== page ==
Each day leading up to the March 8 announcement of the 2011 NBCC award winners, Critical Mass is highlighting our thirty finalists. In a first, the NBCC is partnering with other websites to promote our finalists as well in the categories of Criticism and Poetry. The fifth and last of our Criticism finalists appears on The Rumpus today; our Poetry finalists are posted now at O, the Oprah Magazine website. In #21 in our series, NBCC board member Gregg Barrios offers an appreciation of criticism finalist Geoff Dyer's “Otherwise Known as the Human Condition: Selected Essays and Reviews 1989-2010” (Graywolf Press), at The Rumpus and below:
There are writers for whom no forms exist: too clever for novels, too skeptical for poetry, too verbose for the aphorism, all that is left to them is the essay – the least appropriate medium for the foiled. – Don Paterson.
What makes Geoff Dyer a breath of fresh air in the stodgy academic world of “state-of-the-fart theorists” – that has for the most part been the mainstay of literary criticism?
This new sampler of Dyer’s freelance work is full of dry wit and acute observations. But it is the passionate and personal approach to his subjects that make Dyer’s work shine. If you’ve never read Dyer who has been described as “a true original” and “possibly the best living writer in Britain” this is the place to start.
He possesses a distinctive voice that crosses genres, often melding nonfiction with fiction, autobiography with literary criticism and a mash-up of English schoolboy insouciance and new wave romanticism.
This heavyweight collection contains over 50 essays, 400+ pages and over 20 years of his published bits and pieces. And while the selections stand alone, they have been thematically divided into sections – visuals, verbal, musicals, variables and personals.
I however was drawn to the topics that I found intriguing while keeping Dyer’s entreaty in mind. “There's no area of specialized concern or expertise; on the contrary, the pleasure, hopefully, lies in the pick 'n' mix variety, the way one things leads to another (often quite different) thing.”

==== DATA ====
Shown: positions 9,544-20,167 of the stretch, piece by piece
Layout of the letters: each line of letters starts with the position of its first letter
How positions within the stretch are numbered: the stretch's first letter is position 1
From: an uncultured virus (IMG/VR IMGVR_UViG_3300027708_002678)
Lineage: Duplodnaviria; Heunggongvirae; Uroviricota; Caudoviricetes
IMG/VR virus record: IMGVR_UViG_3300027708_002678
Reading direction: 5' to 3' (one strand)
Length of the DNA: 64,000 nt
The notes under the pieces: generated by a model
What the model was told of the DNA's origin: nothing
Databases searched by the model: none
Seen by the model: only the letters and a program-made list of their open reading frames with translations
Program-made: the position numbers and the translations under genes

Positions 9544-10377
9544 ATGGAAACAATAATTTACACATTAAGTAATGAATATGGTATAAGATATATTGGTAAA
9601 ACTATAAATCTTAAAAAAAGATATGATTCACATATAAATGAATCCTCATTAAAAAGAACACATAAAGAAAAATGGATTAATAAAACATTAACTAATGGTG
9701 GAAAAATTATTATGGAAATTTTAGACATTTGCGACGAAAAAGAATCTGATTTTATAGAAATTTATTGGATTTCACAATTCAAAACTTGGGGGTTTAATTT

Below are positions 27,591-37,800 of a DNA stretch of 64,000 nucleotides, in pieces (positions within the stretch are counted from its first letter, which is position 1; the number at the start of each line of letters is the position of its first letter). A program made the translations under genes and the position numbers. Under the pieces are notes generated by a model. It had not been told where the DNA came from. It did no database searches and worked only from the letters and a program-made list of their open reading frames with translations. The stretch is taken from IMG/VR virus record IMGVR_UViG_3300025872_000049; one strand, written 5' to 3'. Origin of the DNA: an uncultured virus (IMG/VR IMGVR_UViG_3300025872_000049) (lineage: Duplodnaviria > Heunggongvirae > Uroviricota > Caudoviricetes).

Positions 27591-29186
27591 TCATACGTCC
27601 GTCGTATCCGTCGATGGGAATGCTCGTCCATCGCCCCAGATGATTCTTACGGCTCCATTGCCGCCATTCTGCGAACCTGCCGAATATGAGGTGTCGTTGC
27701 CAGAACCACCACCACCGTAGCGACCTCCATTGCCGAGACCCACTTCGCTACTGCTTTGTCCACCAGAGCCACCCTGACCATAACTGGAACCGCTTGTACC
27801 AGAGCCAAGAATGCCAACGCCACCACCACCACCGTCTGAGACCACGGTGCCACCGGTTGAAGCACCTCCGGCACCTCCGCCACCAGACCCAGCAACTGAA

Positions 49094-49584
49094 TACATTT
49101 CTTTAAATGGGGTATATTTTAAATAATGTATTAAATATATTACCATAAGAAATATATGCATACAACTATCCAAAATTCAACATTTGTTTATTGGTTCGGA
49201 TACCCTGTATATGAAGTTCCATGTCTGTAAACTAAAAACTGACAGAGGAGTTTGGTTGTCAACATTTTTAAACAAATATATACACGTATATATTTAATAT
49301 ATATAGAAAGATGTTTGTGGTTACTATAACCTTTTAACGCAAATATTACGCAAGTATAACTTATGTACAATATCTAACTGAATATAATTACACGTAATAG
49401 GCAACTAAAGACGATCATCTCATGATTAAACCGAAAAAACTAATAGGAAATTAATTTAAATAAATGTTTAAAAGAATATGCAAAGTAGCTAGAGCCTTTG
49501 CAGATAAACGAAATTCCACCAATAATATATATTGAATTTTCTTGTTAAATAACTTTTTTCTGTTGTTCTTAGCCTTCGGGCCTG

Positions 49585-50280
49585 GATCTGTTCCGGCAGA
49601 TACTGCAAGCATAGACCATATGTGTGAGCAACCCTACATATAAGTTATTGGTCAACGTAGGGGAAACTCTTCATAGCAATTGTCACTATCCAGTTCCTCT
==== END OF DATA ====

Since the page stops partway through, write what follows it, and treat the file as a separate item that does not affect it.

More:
I read his very short piece on Richard Avedon first, since as a journalist, I had occasion to interview Avedon. And while the essay centers on Avedon’s fashion and portrait photography, Dyer boldly states that the photographer in his last years (at the New Yorker) “seemed to be running on empty.” Yikes. I bristled in disagreement.
I rarely fill the margins of books with commentary, but soon found myself doing so with Dyer’s collection. And yet other essays made me eager to sample the work of heretofore unknown visual artists, writers, and jazz musicians – in order to come back and discourse with Dyer. This of course is what every critic hopes for. And as a reader, what one hopes to gain from reading criticism.
The “verbal” or literary section offers reviews and evaluation of writers from D.H. Lawrence, Susan Sontag, and Rebecca West to John Cheever. They aren’t ordinary reviews. Instead, Dyer uses an off-center approach.
In reviewing Cheever’s published Journals, he audaciously declares: “I would go further and suggest that this selection from his journals represents Cheever’s greatest achievement, his principal claim to literary survival.” He argues his case and ends with a brilliant quote from the Journals. What Dyer does is whet one’s appetite to reread such works and form one’s own re/evaluation.
In his review of Sontag’s posthumous collection, “At the Same Time,” Dyer posits the question: “To what extent is it possible to be a great prose writer without being a great writer of fiction?” He quotes from David Rieff’s intro that his mother “valued her work as a fiction writer more than anything else she did.” Dyer then injects, “I remember thinking, when In America won the National Book Award, that the prize was thoroughly deserved – as long as one assumed that it was given for everything except the book in question.”